Content warning: Violence, transphobia
On Friday morning I received this message from a (now) former friend “…I don’t know if you are autistic or not…to be honest..I don’t care. You can identify as whatever you wish…but I will not call you they or them…I will not call you she either, because she is the cats mother….Mr Kitty died of a broken heart. I know EXACTLY why he liked my bag…I’ve had wild birds do the same thing….you weren’t home…Your books are OK…not great…but pretty good…take care Jeanette. And yes…I’ll dead name you for as long as I wish.” Needless to say I was horrified and very, very sad and they were blocked two seconds after I read the message. I had known this woman for many years, we had attended each others’ birthday parties and been to each others’ homes.
This blog post is about bigotry, and more specifically transphobic bigotry. How is my mental health after that message? Well not good although it has been not good for some time. The message just made it another degree less good. I am more angry and sad at the way this person treated me. I suspect she is one of those people who fall under the category of ‘trans excluding radical feminists’ or TERFs although to my mind they are about as far from feminism as anyone could get. They are ideological transphobic bigots hiding behind feminism to excuse their hatred. JK Rowling is a famous example of a TERF as is Germaine Greer. I consider myself a feminist but I qualify this by saying I am an intersectional feminist to avoid being associated with TERFs who are doing immense damage to the community.
Being trans and / or gender divergent seems to attract a lot of bigotry, bullying and trolling, For some trans people they are attacked by strangers in the street. For others – including me – the bigotry tends to come from people harassing me online to people assuming I am female and misgendering me and calling em a ‘lady’. I suffer more from erasure than random hatred. I had a colleague who liked my advocacy work. This was around the time I came out as non-binary. She said to me ‘Oh but you are a real girl.” I don’t think she realised how hurtful that was. I had spent so much energy and stress coming out that to have someone assume my gender was wrong was pushing me right back into that closet was very harmful.
I have had some comments which are so silly as to almost eclipse how offensive they are, Someone told me I couldn’t wear a skirt because skirts were for girls and I am non-binary. This flummoxed me a bit. Could I wear pants? Maybe I should go nude?? I had someone else tell me I shouldn’t be involved with a women’s disability organisation because I was not a woman. The fact that the CEO and previous CEO of that organisation were also non-binary seemed to have passed this person by! I often feel like I am subject to the scrutiny of the gender expression police!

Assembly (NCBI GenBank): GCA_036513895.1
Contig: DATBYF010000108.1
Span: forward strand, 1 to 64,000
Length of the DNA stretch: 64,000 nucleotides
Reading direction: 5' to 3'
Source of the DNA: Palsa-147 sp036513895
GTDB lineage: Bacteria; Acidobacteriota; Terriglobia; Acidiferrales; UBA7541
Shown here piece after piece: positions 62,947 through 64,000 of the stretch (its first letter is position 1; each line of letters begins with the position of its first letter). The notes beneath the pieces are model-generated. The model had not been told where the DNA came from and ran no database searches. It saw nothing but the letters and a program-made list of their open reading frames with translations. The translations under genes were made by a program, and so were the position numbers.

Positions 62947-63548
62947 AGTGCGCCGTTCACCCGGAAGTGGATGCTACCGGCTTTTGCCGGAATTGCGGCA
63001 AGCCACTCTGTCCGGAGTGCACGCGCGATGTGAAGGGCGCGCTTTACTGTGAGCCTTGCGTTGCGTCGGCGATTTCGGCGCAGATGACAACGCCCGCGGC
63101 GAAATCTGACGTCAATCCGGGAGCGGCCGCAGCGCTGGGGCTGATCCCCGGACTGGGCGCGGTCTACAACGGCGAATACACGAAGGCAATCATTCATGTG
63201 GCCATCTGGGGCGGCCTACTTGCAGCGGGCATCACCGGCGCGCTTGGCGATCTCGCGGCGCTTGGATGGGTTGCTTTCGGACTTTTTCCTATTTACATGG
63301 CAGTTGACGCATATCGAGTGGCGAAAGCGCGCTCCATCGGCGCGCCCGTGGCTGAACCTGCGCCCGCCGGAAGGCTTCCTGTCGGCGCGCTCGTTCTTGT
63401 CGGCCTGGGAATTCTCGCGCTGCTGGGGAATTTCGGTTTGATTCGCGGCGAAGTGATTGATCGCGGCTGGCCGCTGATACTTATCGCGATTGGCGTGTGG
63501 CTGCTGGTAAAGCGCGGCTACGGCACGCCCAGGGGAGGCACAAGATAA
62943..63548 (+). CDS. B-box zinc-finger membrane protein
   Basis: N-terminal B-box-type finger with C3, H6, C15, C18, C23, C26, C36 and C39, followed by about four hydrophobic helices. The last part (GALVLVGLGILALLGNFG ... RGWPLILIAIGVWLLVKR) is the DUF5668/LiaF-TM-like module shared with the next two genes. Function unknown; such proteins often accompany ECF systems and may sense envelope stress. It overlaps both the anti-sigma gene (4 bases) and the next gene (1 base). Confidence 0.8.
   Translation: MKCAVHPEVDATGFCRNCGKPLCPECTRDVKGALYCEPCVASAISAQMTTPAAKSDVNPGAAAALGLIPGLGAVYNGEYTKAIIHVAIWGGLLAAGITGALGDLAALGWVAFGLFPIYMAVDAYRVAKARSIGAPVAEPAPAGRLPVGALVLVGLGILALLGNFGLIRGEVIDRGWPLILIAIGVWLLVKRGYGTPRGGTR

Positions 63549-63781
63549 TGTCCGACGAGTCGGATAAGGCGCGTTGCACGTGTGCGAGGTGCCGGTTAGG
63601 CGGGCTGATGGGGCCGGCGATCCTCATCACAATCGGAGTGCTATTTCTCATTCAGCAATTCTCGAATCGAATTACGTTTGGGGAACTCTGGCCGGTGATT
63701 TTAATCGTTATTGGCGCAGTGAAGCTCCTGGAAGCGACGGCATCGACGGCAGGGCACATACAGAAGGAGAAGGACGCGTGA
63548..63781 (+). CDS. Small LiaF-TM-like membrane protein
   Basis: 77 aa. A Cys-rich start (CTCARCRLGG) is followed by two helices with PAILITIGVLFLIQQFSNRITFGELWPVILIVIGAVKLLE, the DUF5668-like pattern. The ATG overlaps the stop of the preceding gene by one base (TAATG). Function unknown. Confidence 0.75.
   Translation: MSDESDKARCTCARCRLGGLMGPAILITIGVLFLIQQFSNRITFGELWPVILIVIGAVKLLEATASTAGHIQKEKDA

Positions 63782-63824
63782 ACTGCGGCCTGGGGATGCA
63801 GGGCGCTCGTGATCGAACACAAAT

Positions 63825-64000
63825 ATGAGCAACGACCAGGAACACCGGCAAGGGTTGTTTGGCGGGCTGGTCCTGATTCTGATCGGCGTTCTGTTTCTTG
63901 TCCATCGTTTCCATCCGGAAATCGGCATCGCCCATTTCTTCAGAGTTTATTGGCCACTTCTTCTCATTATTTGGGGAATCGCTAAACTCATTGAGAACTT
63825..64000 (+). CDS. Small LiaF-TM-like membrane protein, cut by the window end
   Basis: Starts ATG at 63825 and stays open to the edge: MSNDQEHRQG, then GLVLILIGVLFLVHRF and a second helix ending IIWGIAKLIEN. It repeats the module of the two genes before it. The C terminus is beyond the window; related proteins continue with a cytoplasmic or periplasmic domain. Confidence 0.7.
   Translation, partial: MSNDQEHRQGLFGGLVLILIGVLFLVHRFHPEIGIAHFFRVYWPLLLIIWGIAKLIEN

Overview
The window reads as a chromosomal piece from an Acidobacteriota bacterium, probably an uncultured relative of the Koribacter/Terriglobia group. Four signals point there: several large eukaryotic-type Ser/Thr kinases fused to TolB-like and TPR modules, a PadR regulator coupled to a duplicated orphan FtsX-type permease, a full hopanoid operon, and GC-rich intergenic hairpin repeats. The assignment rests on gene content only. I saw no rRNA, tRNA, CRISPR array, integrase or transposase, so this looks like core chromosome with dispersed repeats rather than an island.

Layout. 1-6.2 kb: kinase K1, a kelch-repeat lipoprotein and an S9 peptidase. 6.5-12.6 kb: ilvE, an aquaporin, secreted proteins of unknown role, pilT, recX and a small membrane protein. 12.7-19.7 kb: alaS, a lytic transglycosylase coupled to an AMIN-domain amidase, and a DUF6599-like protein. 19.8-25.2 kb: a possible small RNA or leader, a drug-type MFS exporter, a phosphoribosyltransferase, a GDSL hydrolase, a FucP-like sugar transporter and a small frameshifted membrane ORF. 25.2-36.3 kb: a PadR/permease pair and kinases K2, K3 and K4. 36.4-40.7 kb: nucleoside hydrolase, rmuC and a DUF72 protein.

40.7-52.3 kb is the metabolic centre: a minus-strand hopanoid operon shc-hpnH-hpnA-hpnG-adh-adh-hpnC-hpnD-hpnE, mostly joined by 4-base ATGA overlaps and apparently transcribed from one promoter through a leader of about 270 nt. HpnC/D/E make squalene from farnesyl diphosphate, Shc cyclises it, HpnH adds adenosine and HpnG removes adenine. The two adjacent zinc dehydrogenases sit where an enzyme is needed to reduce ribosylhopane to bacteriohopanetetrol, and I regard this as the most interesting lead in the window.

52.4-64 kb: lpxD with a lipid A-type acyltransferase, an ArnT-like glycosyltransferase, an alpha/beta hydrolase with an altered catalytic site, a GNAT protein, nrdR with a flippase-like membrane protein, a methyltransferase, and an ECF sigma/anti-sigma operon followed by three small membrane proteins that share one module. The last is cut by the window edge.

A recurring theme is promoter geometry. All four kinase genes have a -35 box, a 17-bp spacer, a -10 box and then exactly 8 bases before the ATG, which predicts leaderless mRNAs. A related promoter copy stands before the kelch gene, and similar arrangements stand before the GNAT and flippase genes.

Someone commented on my social media yesterday that they had seen a lot of posts from me calling out bigotry and it must be difficult being trans as there seems to be a lot of bigotry. They were right. Transphobia is rife pretty much everywhere. In movies and TV trans people are either objects of ridicule or disgust and this is rarely challenged. While this is improving slightly there are still very few trans and gender divergent characters in movies and TV and in other positions in public life. It is as if we are invisible – or accurate and respectful portrayals of us are anyway,
Transphobia is dangerous. It can cause suicide and self harm but it also drives some bigots to acts of violence against us. When the plebiscite for equal marriage was held in Australia a few years ago several of my trans friends were physically assaulted included one by a woman holding a Bible! There is a transgender Day of Remembrance held each year to observe the murders of transgender people. And while the situation in Australia is bad enough, in some other countries things are far worse.
I was speaking with a friend on the phone this afternoon. We were talking about society and advocacy and gender diversity in particular. I said that we cannot assume that things will improve in a nice gentle trajectory or that the passage of time makes bigotry less of an issue. Advocates and activists need to not be complacent as things can get nasty and take a turn for the worse almost without warning. For every person advocating for positive change there is someone who wants things to go back to a world where everyone is in the closet and perpetrators of transphobic violence face no sanctions for their hatred. We are seeing some positive changes and we need for that to continue. And I want a world where the message I shared at the start of this post would never happen. Transphobic bigotry is never OK.